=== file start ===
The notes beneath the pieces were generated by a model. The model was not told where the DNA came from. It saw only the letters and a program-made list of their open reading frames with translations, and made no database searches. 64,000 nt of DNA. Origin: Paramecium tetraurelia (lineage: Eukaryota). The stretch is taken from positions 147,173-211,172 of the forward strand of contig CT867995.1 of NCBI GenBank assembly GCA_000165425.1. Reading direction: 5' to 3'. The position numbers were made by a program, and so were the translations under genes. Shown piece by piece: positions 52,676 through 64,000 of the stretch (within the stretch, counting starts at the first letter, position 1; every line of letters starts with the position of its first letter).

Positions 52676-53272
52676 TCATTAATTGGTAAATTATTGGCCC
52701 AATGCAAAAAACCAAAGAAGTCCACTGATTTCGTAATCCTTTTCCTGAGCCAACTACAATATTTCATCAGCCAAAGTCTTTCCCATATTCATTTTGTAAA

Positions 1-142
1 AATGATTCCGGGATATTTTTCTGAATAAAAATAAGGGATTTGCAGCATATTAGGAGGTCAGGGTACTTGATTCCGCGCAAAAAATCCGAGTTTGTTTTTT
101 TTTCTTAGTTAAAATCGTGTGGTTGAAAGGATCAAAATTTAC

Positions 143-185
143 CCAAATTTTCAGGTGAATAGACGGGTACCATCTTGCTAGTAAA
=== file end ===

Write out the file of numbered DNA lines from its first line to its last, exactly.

The notes beneath the pieces were generated by a model. The model was not told where the DNA came from. It saw only the letters and a program-made list of their open reading frames with translations, and made no database searches. 64,000 nt of DNA. Origin: Paramecium tetraurelia (lineage: Eukaryota). The stretch is taken from positions 147,173-211,172 of the forward strand of contig CT867995.1 of NCBI GenBank assembly GCA_000165425.1. Reading direction: 5' to 3'. The position numbers were made by a program, and so were the translations under genes. Shown piece by piece: positions 52,676 through 64,000 of the stretch (within the stretch, counting starts at the first letter, position 1; every line of letters starts with the position of its first letter).

Positions 52676-53272
52676 TCATTAATTGGTAAATTATTGGCCC
52701 AATGCAAAAAACCAAAGAAGTCCACTGATTTCGTAATCCTTTTCCTGAGCCAACTACAATATTTCATCAGCCAAAGTCTTTCCCATATTCATTTTGTAAA

Positions 1-142
1 AATGATTCCGGGATATTTTTCTGAATAAAAATAAGGGATTTGCAGCATATTAGGAGGTCAGGGTACTTGATTCCGCGCAAAAAATCCGAGTTTGTTTTTT
101 TTTCTTAGTTAAAATCGTGTGGTTGAAAGGATCAAAATTTAC

Positions 143-185
143 CCAAATTTTCAGGTGAATAGACGGGTACCATCTTGCTAGTAAA